When you greet your partner at the end of the day, give each other a kiss before giving your child a kiss.  Hugging your partner, dancing in the kitchen, laughing together all show your children that you have an intimate connection with your partner.  Even if it makes your kids a bit jealous, or a bit embarrassed, the ultimate lesson is a positive one.  The concepts of the oedipal complex or electra complex are the battles that your children need to lose.  Children often go through a stage where they seem to be in love with their parents; little children talk about wanting to marry their parents, older children sometimes believe that they know how to take better care of their parent than the other parent.  Making sure your children see a romantic, loving, commitment is healthy way to secure their independent, emotional development.  

Many parents believe that you shouldn’t fight in front of your children.  However it is actually better to show your children how to argue effectively and demonstrate that not agreeing doesn’t mean you don’t love each other.  Of course it is better not to yell in front of your kids, but if it happens once in a while don’t overthink it.  Losing control is something else; raging or being physical is never acceptable.  Children experience anger and frustration, just as their parents do, if you don’t show them that these are normal feelings, they could grow up feeling more confused about their own emotions.  However, be mindful to protect them from issues that could raise their anxiety.  Seeing you kiss and hug after an argument demonstrates that it is safe to have your feelings without losing love.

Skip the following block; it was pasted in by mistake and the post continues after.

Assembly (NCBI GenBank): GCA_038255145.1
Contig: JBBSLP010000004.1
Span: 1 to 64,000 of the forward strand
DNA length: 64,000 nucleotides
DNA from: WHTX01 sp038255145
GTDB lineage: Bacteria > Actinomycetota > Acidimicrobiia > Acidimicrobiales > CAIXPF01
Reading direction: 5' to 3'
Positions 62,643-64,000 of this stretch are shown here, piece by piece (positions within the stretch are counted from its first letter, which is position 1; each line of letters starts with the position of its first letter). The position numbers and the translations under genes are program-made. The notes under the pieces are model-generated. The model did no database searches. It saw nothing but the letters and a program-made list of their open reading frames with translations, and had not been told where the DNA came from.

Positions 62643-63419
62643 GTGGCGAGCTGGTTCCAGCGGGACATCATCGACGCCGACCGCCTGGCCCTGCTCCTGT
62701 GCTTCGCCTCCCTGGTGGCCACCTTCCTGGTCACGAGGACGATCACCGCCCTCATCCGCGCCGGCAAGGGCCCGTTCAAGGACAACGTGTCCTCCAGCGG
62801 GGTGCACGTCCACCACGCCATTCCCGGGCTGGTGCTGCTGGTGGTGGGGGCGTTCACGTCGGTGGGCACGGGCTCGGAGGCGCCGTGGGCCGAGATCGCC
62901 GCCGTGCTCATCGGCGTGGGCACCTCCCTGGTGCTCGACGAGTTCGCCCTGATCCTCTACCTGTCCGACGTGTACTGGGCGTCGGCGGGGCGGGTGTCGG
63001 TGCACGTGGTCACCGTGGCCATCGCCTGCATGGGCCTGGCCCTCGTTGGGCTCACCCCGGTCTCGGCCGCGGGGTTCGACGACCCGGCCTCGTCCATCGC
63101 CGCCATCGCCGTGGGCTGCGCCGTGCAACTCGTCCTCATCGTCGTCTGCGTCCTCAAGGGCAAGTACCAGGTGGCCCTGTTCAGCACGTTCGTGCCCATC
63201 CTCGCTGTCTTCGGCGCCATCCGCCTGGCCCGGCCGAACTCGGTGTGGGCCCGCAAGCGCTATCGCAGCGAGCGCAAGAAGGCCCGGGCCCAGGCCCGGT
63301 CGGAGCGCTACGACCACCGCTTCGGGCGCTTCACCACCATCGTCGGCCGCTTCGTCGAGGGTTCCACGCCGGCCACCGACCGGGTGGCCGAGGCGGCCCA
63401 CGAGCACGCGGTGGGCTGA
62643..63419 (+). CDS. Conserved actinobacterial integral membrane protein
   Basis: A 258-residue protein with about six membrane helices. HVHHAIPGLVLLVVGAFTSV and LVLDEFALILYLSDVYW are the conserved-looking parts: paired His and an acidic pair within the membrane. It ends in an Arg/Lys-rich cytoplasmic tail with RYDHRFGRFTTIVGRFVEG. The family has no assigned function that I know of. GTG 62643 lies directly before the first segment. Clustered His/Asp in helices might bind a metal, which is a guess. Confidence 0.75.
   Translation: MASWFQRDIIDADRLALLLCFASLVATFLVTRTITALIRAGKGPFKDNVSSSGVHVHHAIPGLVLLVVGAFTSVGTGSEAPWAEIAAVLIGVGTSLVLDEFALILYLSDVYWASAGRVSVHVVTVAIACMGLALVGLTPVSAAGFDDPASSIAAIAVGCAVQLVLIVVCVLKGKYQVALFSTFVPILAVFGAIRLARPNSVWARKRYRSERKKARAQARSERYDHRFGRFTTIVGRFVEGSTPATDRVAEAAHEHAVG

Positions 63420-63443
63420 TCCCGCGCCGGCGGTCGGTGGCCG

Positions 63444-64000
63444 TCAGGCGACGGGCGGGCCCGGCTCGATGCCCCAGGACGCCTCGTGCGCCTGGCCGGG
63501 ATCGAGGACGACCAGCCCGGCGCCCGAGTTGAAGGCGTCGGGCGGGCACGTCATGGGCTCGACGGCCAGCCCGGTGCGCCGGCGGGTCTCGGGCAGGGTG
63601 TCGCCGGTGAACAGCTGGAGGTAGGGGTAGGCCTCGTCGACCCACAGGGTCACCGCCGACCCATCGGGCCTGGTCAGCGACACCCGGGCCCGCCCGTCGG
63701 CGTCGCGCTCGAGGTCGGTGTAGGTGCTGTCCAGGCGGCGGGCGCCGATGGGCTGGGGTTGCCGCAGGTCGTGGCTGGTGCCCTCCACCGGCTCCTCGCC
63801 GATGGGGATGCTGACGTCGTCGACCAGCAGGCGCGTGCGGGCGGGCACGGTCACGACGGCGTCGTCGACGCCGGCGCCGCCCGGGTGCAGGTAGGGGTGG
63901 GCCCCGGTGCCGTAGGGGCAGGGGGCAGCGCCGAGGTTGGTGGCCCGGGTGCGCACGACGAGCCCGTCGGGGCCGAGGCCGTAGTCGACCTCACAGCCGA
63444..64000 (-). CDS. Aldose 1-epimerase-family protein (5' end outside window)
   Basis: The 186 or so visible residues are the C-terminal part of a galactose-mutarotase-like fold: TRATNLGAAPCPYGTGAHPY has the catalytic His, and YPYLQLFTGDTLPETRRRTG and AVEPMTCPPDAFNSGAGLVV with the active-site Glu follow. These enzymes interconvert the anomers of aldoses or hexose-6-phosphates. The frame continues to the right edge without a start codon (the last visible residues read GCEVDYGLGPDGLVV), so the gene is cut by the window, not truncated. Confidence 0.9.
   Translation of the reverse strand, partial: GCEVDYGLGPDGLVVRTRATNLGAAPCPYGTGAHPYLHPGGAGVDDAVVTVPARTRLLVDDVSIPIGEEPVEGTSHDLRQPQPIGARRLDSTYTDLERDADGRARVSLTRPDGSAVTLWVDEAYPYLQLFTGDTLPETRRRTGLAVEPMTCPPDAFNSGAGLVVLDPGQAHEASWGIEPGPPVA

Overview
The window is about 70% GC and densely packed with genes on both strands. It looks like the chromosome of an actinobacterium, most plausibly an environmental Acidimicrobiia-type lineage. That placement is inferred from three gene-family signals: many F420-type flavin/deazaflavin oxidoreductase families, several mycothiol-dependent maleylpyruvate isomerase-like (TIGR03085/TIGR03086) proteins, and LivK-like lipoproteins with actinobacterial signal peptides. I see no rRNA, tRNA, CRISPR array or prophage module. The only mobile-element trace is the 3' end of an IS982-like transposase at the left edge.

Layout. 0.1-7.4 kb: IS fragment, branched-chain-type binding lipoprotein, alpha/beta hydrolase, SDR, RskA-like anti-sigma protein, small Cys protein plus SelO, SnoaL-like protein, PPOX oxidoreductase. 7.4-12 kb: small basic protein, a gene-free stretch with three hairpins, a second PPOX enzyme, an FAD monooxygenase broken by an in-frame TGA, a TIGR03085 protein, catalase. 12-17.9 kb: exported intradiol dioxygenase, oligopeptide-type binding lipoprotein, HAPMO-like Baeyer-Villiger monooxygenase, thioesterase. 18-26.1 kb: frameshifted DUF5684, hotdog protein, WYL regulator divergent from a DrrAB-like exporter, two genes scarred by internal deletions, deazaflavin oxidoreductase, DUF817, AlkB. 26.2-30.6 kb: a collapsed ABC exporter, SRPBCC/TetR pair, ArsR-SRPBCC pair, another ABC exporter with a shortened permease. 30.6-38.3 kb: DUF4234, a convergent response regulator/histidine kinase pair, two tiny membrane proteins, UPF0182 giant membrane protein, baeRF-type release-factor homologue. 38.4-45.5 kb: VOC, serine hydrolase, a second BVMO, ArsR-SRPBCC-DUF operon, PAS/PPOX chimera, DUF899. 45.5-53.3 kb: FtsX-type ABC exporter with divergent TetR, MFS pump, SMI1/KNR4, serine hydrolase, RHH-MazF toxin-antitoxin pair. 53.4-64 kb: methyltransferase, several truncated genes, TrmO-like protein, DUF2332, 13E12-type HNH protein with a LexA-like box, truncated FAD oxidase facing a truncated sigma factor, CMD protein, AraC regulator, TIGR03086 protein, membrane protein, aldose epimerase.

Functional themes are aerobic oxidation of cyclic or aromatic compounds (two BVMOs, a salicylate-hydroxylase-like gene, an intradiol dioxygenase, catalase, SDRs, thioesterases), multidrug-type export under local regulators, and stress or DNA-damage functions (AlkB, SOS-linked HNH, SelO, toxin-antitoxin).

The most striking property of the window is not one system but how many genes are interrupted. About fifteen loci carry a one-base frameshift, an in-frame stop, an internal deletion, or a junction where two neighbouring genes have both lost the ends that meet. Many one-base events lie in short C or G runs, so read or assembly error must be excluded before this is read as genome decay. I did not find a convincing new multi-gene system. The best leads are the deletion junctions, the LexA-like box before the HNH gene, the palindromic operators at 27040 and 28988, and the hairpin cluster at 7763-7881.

Taking time to go out without your children is very important for your relationship, as well as your children’s understanding of the need to nurture and tend to your love.  Date night, weekend get-aways, even watching a grown-up movie in bed together all convey that your life, your love, your interests are worthy, necessary, and happy parts of your life.  Single parents should not feel badly to take the time to date.  Even if your kids have trouble initially accepting you with a new partner, they will ultimately worry less about you if they believe you have a companion in your life.  You don’t have to share all the details of your dating experience with your kids, but it is okay to let them know that you are interested in having romance in your life. 

Having children is a blessing, but childrearing is a long and consuming journey.  Accepting that the health of your relationship with your partner is part of the process of teaching your children well will help create balance and harmony in your household.  Don't feel guilty for taking the time to show love and understanding to your partner, since that is actually a way of giving to your children too.

What Your Husband Isn't Saying 

The stereotypical portrayal of men being bad communicators isn’t really always the case, yet there are some thoughts which many men share about their relationships that they find difficult verbalizing. Starting in childhood, men are often socialized differently from women. As a result actions often replace communication, emotion can be seen as weakness, and tact is not always paramount. Here are some thoughts that I have heard men express in therapy. Obviously, these won’t all apply to every man or every relationship, so think of them as a spring board for opening up a dialogue. 


When you ask me what I am feeling and I say, “I don’t know” - sometimes I really don’t know. 

I feel helpless when you vent to me and I cannot fix those things and make it better for you. 

I know you are frustrated when I don’t respond in discussions, but I do still think about what you have said. I process better on my own. 

If I go out to the yard or out to the garage or for a drive when I am angry, I do not mean to frustrate you or make you feel abandoned, but I am probably protecting us both from an angry reaction. Please ask me gently when I return, and you might find I give you a more thoughtful response. 

I heard you the first time. There are just so many words a man can hear. 

I can’t read your mind. Really. Just tell me. 


I wish you would initiate more. I need to feel desired too. 

I would rather that you were clear about telling me what you want, then be unsatisfied. Please don’t hold back in your thoughts or actions.